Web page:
Journey to Zero-Harm: 4 Key Safety Management Processes to Continuously Improve
We were at a conference for safety leaders recently and one of the most important topics of discussion was ‘Building a Safety Culture not only for Zero-Incidents but also Zero-Harm’.
So, you may ask, what’s the difference?
The goal of ‘Zero Incidents’, sometimes called Zero Accident Vision (ZAV), is all about doing whatever it takes to eliminate accidents and safety incidents at the workplace. It revolves around building a safety culture that spreads across the organization. To truly achieve zero incidents, one must ensure all key safety management processes including documenting a robust safety policy, safety training, agile incident handling, proactive risk management, regular safety audits, inspections, and risk management workflows are robust.
To truly deliver on safety performance, one must have an engaged workforce that believes in taking the necessary precautions to be safety-first.
So, then, what’s ‘Zero Harm’? It’s something beyond just eliminating safety incidents. It is all about proactive risk management- eliminating risks quickly and effectively. It is about ensuring that nothing that harms people (workers, contractors, suppliers, anyone) or the environment is planned.
In this blog, we emphasize the importance of four key safety management processes that must be tightened and consistently made better to achieve ‘Zero Harm’.
Process #1 - Risk Assessments and Risk Mitigation
Earlier, we published a blog titled 'Risk Assessment Matrix to Proactively Improve Workplace Safety Efforts'. In the blog, we highlighted the importance of implementing a risk matrix that
- Provides safety leaders with a visual representation of the risks
- Helps them prioritize risk mitigation efforts, based level of risk and urgency
- Implement controls and check if they’re effective
- Use data at the core of all risk management decisions
DO THIS → If you’re working towards a vision of ‘zero harm’, a good first step is to spot gaps in your risk assessment and risk management workflow, and address those gaps.
Process #2 - Incident Management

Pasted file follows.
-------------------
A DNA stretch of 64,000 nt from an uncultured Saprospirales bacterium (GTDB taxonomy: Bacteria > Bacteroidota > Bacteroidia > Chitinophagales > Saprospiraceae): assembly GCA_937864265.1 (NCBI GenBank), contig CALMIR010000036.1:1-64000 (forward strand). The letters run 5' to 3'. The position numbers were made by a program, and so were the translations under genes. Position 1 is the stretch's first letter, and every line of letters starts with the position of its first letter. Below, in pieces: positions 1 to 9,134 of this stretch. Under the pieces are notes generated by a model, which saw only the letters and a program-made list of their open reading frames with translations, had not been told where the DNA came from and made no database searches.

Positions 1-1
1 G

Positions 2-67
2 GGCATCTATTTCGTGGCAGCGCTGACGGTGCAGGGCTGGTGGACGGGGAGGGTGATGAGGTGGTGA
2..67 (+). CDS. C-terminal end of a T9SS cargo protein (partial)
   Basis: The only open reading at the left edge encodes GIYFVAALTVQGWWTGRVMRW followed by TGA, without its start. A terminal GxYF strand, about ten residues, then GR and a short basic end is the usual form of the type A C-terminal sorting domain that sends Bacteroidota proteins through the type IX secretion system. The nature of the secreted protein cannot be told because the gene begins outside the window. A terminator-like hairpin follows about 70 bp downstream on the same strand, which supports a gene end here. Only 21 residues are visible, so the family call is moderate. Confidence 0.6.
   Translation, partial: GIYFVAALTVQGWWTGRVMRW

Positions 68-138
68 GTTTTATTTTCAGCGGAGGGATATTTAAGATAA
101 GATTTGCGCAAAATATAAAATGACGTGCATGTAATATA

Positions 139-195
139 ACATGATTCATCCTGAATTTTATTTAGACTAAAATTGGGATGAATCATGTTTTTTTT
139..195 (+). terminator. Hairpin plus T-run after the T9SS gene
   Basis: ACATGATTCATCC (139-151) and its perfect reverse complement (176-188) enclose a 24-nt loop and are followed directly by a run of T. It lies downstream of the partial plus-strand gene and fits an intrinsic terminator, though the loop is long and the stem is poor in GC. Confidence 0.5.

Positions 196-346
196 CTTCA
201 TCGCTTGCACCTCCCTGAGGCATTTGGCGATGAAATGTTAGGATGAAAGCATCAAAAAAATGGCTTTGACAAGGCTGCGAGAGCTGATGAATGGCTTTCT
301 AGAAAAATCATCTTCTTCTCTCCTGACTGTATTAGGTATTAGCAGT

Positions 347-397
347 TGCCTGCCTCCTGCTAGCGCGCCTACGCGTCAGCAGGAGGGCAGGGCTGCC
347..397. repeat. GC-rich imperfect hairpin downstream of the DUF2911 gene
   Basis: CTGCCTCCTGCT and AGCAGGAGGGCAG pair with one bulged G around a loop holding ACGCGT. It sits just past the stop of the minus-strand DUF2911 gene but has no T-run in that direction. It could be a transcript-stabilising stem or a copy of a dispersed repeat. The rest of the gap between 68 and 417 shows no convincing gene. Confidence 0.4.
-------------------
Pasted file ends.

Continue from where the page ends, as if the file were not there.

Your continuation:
In one of our eBooks titled ‘Incident Management: A Comprehensive Guide for Safety Leaders’ we wrote:
“To proactively reduce accidents and embrace a zero-harm vision: processes must be set to increase reporting of near-misses, safety observations, and minor injuries, while also proactively implementing risk mitigation actions after an incident.”
One has to look at all safety data - near-misses, safety observations, incidents - holistically and use this to identify warning signs and precursors. The journey to zero harm revolves around identifying and acting on these early warning signs.
DO THIS → Implement an EHS tool with data at the core. Ensure the right people are looking at safety data and spotting insights from analytics. Spot the early warning signs and act!
Process #3 - Safety Inspections
A workplace is filled with several hazards that can cause injury or harm to the employee or damage other assets of the business. Perhaps, certain processes are bad for the environment. By conducting inspections periodically, businesses ensure the safety of their operations by identifying potential unsafe acts/conditions and taking corrective action.
This is captured in a Findings Report, which is shared with relevant stakeholders for further action to proactively address and eliminate hazards or mitigate the risks. A well-designed safety inspection process will enable the following:
- Inspections are used to proactively detect and eliminate unsafe conditions and unsafe acts
- It is a critical part of ongoing workplace monitoring
- Focused inspections are run to check specific aspects covering the following: People, Environment, Physical conditions, Machinery/Materials and Equipment
When inspection findings are documented and acted on, you’re well on your way to achieving better safety and zero harm.
DO THIS → Automate, streamline and run a data-driven safety inspection process. Plan corrective actions and close the loop on inspection findings.
Process #4 - Behavior-Based Safety
Unfortunately, the most common source of workplace injuries or accidents is ‘human error’. How do we minimize and eliminate this? How do we prevent workers from engaging in high-risk tasks without taking necessary precautions? How do we build a culture where safety training is taken seriously and workers/contractors truly embrace what they learn?
Often, workers end up with injuries or cause accidents, because they resort to shortcuts, are distracted, or operate machinery with overconfidence. The key is to schedule safety inspections that are dedicated to eliminating bad, risky behavior. Data from safety observations must be analyzed to see how human error and behavioral flaws caused it.
DO THIS → Identify and document unsafe acts by people. Document “behavior changes” needed to achieve zero harm.
Broadly speaking, steps must be taken to do the following:
- Train and communicate (about the criticality of better safety) with all employees, through proper channels.
- Hold team leads, plant heads, and other key stakeholders accountable for better safety and get them to build a safety-first culture. Talk about the vision to build a zero-harm culture.
- Reinforce and reward good behavior, and inspire other workers to follow suit.
- Employee participation lies at the core of better safety. The question to answer is - how do you keep your people across locations truly invested in the safety agenda of the organization?
As senior management leaders, one must walk the talk, and being out on the shop floor to promote "better safety" sends a strong signal of management commitment to workplace safety and catalyzes employees to act safely.
To find out how ComplianceQuest can help in this journey, request a demo here: www.compliancequest.com/online-demo